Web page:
Opinion: Wall Street Compensation and Bonuses - BEFORE Watching Inside Job
I heard about the Oscar winning documentary, Inside Job and wanted to write a post on what I think is its main focus before and after I watched it.
Compensation on Wall Street is has been the envy of many, but recently the become an more of a debate. Here are some of my views on the issue starting with a blast from the past!
Liar’s Poker Lessons On Wall Street Pay
One of the most controversial topics in banking is compensation. In Liar’s Poker, Michael Lewis claimed to be asked, “Why investment banking?” during an interview at Sheason Lehman and he ignorantly replied because he wanted to get rich. Lewis latter learned the correct answer was to say he liked the challenging environment and working with great people in the job, but by then he had unfortunately already chosen sales and trading. The topic of compensation, bonuses, and performance was brought up consistently throughout the book. Lewis earned one of this highest bonuses when the company was having one of is worst years. After Warren Buffet was convinced by John Gutfeund to bailout the company, Solomon decided to pay out its highest bonuses ever. The situation of compensation at Solomon holds similarities to Wall Street today.
Given the sub-prime fiasco and the resulting billions of dollars in government loans to banks, the general public has become more interested in banker’s pay. Especially since since after the bailouts, banks have earned record earnings and banker’s record bonuses. Liar’s Poker made arguments for:
- Performance based bonuses: Incentives should be aligned between the firms profit and the employees profit. A compensation committee and pay limits are not effective. Also, it doesn’t hurt to loose the bottom 5%, or punish risk, as Goldman Sachs does every year.
- Management should understand the details: Since mangers get paid way more than their employees. That means their responsibilities should include looking at the big picture like William Rineere, but also overseeing their employees activities to prevent a Nick Leeson (Barings Bank) situation.
If both of these factors are incorporated into a banks culture the chances of its success increase. Furthermore, it is important to note that other factors like employee talent, monopolies in a banking service, and economies of scale also matter, but this is a post on compensation.
Personal Take On Wall Street Pay
As an aspiring investment banker myself, I recently got asked by a friend what my opinion on bonuses. When I think about banking, I think about two things “art and science”. At the lower levels of the firm (e.g. analysts and associates) employees create models, research, and pitch books. The grunt work needed to complete bring in clients and keep them happy. As a result, investment banking analysts learn the fundamentals of the “science” while getting paid big salaries compared to their peers out of college. What is often forgotten is that the average 60K base comes with having to work 100 hours per week for 52 weeks (no holidays), bringing their hourly wage down. Check out the sensitivity table below courtesy of www.mergersandinquisitions.com.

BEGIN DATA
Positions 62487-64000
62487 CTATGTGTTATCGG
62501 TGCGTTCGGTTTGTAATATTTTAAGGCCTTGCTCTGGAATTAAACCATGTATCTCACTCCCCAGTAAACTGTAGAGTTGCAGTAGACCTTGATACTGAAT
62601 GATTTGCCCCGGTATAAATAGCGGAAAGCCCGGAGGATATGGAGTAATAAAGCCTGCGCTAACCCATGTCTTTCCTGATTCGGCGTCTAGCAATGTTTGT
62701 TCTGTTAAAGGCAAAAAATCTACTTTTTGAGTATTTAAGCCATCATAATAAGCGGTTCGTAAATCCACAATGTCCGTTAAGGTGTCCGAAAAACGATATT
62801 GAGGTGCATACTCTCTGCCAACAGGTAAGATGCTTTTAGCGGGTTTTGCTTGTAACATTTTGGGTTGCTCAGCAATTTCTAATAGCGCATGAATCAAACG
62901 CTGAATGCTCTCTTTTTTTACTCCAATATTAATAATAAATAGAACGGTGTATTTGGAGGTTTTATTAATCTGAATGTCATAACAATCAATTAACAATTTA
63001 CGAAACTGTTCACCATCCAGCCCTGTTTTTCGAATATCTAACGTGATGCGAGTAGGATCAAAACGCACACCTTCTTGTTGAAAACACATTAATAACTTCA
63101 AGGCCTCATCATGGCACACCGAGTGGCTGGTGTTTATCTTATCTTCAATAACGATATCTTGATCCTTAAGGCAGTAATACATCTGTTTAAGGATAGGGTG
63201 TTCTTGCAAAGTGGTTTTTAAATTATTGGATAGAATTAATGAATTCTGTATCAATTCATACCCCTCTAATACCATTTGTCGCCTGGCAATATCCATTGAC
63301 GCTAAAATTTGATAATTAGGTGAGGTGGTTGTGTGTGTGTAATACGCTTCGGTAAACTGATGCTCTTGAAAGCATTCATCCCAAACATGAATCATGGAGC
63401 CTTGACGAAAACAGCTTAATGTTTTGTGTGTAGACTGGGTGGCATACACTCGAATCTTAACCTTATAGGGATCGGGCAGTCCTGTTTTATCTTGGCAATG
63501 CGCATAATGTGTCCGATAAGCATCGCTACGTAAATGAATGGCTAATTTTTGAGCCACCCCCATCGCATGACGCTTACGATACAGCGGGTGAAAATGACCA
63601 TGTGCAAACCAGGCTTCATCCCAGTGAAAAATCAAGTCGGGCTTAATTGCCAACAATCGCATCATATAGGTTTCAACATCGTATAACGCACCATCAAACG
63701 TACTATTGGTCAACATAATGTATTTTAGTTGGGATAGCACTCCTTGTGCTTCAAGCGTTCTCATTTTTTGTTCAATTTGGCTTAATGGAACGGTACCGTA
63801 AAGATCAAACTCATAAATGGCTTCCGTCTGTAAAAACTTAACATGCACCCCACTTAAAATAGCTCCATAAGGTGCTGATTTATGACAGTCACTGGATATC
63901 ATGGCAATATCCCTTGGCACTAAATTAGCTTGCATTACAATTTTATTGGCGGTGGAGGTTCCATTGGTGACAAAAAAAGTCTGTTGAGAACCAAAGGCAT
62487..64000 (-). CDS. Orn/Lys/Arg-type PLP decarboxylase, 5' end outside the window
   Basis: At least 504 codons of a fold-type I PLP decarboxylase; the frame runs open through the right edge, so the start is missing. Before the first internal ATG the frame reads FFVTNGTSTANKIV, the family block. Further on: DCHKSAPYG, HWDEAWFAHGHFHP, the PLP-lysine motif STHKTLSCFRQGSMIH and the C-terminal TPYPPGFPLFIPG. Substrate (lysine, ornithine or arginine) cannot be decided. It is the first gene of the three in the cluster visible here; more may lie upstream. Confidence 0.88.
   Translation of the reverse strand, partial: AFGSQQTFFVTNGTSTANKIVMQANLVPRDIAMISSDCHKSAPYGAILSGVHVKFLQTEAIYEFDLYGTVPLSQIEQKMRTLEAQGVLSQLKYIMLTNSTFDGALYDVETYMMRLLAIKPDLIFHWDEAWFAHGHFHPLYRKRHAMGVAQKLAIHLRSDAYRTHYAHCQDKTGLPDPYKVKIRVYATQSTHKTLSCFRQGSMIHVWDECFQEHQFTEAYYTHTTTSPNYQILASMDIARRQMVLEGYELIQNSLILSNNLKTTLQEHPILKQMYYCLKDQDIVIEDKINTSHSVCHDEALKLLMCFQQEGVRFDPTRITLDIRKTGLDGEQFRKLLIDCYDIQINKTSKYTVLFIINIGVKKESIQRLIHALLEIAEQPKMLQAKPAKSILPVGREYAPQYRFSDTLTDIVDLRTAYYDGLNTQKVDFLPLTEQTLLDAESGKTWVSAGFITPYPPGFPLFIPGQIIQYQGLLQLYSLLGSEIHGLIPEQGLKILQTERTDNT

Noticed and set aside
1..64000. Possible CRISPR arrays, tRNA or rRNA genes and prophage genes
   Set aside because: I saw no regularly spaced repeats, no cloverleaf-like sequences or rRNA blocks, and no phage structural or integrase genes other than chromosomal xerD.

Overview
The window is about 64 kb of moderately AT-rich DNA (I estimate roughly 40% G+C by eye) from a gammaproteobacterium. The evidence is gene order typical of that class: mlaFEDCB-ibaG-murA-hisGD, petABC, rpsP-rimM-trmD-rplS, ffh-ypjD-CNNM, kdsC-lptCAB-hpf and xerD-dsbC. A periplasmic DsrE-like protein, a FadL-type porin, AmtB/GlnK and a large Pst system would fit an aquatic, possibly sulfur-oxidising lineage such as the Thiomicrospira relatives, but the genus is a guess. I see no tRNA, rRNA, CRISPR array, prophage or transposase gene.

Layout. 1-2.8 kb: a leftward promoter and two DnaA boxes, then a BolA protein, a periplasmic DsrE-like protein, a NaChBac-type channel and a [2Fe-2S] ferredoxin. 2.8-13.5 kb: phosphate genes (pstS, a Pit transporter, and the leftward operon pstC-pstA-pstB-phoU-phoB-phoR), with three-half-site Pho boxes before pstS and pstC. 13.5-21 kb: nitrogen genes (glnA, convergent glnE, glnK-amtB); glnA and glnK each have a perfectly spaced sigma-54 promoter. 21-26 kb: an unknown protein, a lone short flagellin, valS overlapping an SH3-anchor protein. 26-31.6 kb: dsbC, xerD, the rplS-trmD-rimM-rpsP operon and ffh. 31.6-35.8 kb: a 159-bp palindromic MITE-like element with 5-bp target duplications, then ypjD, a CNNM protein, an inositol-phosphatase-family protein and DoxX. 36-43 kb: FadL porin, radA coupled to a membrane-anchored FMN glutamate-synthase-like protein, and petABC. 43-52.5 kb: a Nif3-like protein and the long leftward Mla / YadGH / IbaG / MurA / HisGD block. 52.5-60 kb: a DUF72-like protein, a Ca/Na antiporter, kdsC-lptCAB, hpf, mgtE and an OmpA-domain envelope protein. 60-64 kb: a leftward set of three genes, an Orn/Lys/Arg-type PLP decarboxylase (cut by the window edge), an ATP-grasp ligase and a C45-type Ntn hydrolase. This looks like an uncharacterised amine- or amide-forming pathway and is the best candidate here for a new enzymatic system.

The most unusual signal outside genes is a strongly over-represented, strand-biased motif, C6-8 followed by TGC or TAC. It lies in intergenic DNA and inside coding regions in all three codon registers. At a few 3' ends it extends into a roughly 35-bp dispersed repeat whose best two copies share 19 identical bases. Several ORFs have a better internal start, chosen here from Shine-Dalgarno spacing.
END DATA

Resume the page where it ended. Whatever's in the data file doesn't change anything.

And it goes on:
Note: Let’s be realistic, no banker is going to get $0 in bonus and work 140 hours every week; however, this does demonstrate how a McDonald’s crew worker earning $7.81 per hour (www.glassdoor.com) puts the bankers salary into perspective. Also, the salary of McDonald’s worker doesn’t include the 2x (depending on the location) amount for overtime after 40 hours a week.
After rent, taxes, paying back student loans, and food the banker saves very little and works a lot.
At the higher levels (e.g. vice president and managing director) banker’s salaries are highly correlated to the amount of business they bring in and how well the bank is doing. For their talent in mastering the “art” of building relationships they get compensated accordingly. There are situations where it can take 5 years for an MD to earn a six figure bonus.
Other departments like sales and trading and brokerage branches are already performance based at most banks. Since bonuses are heavily relied on, and performance is the way these are earned, incentives are allied. The bonus process motivates and increases productivity in the industry, mean more industries should learn from and adapt the compensation structure in finance, not fight it.
Political Arguments Around Compensation
Obama and Congress have been criticized for not curbing banker’s salaries. The main issue lies in the fact that the government had to bailout several large banks, and therefore feel that banks should have been suffering not profiting. A negative externality of this event is that the compensation issue has been unfairly vilified. The focus should be directed at banks that are too “big to fail” and banking managers that don’t have their client’s and bank’s best interest at heart. Compensation wasn’t responsible for the financial crisis, it don’t need to be reformed.
Banks that have solid compensation structures align incentives with performance, and as a result, will continue to thrive in attracting talent. Bonuses are a popular scape goat, but “don’t hate the player, hate the game”. There were systematic problems in banking regulation and oversight that caused the financial crisis, and the issue of compensation wasn’t one of them. After all, as Lewis said after the bonus meeting, “No amount of money seemed like enough.” To work the amount of hours junior banker work for the pay they do, greed isn’t a sustainable motivator. At the end of the day, a successful banker has to be passionate about the work.
Can’t wait to watch the film and post about it soon.